Eric Boduch: It's interesting, some of the bad advice, which sometimes is just bad advice. And sometimes it's bad advice because of the context that they have to give it. I mean, 2003, Toronto, similar to, I think, in 2003, I forget where I was. Maybe Pittsburgh, but similar cities in some ways. Nascent tech scene, not necessarily always the best advice. Do you think that had something to do with it? Do you think if you were getting advice from people that maybe had more recently done it or I hate to say were from the Valley. It's not about location, it's about experience. You think that affects that, or do you think it's largely driven by context?
Mike McDerment: It can be all of the above. I'll go ahead and say I think technology industries the world over have come a long way in the last couple decades. Things like cloud didn't exist, there's a lot of moving pieces. It's pretty hard to put down to stuff. I don't know. I don't want to cop out on it, but I will say one of the things I did along the way, was I got close with this guy who had a lot of basically San Francisco based experience. He became a close advisor. He started working with us closely, and then believe it or not, he up and just said, " Hey, you guys aren't moving fast enough for me. I'm going to go work with this other guy who is more modern, who is more up on this stuff and we're going to compete with you. I'm out." Just completely crosstalk a traitor. I was like, " Holy shit!" I spent a lot of time with this person. Pardon my French, I shouldn't swear.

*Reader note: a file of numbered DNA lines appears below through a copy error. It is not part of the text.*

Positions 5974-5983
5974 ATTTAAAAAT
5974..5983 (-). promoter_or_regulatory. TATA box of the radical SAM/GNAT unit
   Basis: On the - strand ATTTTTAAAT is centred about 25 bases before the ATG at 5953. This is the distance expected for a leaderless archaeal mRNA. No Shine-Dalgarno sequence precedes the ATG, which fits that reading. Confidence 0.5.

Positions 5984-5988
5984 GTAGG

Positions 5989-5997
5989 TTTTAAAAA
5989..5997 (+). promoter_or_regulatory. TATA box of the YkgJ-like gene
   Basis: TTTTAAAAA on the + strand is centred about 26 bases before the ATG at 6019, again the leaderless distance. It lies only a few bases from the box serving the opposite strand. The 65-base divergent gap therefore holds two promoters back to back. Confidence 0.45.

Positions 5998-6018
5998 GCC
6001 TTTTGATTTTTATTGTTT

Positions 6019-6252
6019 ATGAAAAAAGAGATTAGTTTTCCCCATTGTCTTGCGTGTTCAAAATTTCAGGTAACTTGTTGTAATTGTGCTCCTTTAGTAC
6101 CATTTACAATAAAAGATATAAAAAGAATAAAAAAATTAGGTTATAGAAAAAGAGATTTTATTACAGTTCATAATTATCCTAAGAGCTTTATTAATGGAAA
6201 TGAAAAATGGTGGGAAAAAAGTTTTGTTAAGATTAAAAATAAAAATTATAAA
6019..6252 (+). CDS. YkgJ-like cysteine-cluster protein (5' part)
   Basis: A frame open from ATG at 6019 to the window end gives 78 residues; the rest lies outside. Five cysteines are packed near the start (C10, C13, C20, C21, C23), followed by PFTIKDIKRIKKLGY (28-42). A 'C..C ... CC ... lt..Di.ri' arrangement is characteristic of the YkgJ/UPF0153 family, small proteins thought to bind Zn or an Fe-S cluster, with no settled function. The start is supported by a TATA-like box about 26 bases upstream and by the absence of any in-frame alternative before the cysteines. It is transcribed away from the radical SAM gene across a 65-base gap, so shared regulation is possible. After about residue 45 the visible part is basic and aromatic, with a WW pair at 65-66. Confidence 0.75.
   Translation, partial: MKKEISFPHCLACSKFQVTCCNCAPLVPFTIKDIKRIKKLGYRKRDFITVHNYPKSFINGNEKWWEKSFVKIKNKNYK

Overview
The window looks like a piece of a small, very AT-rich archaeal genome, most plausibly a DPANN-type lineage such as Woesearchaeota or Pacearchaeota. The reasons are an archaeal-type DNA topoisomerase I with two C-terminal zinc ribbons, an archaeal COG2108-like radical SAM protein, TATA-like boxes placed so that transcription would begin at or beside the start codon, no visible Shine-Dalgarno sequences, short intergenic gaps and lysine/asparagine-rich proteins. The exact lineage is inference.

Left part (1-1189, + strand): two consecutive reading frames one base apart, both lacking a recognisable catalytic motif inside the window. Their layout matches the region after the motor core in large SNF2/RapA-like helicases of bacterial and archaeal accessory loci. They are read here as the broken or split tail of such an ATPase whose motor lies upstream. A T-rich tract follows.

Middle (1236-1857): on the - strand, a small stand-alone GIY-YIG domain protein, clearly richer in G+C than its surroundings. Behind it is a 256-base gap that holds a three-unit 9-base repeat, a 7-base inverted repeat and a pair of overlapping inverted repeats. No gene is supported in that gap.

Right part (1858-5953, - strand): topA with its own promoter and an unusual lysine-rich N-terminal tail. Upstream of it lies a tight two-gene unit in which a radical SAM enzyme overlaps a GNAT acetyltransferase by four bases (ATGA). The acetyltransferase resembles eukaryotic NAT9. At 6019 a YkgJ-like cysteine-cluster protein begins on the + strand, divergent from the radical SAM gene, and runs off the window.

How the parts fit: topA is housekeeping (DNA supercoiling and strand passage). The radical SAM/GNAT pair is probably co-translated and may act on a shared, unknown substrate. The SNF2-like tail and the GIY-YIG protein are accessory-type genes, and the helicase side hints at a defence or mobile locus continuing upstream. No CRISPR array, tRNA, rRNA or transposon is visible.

Eric Boduch: No, no, it's all good.
Mike McDerment: But anyways, suffice it to say, that company went well for 18 months or whatever and is not around anymore. And we kept going. I learned a lot from that guy. Where do you net out on your question? Yeah, I do think there's some parts of the world that are a lot further along in their thinking, but I don't think anything's the whole and no, there's one person crosstalk.
Eric Boduch: I don't mean to say parts of the world either. Some of it's just experience. I think like you, I've been around for a little while and moving to the cloud was a whole another step. Even say, 2010, if you're getting advice from people that are used to building a software companies that were all gold disc driven versus cloud driven, there's a big paradigm shift there in how you build a company. That's what I mean more of the example, is you'd run into, at least I did in the Pittsburgh and Toronto type places back then, a lot of the people that are like, " Oh, back in the day when it was like this." Which wasn't the day of cloud based, salesforce. com kind of companies. I found a lot of that and some of that's location based. But location is immaterial in that decision. I mean it's immaterial I guess in my point, I was thinking about this from a perspective of lots people that might have done it then aren't in the same done it recently enough in the same kind of technology stack and how does that affect opinions or advice.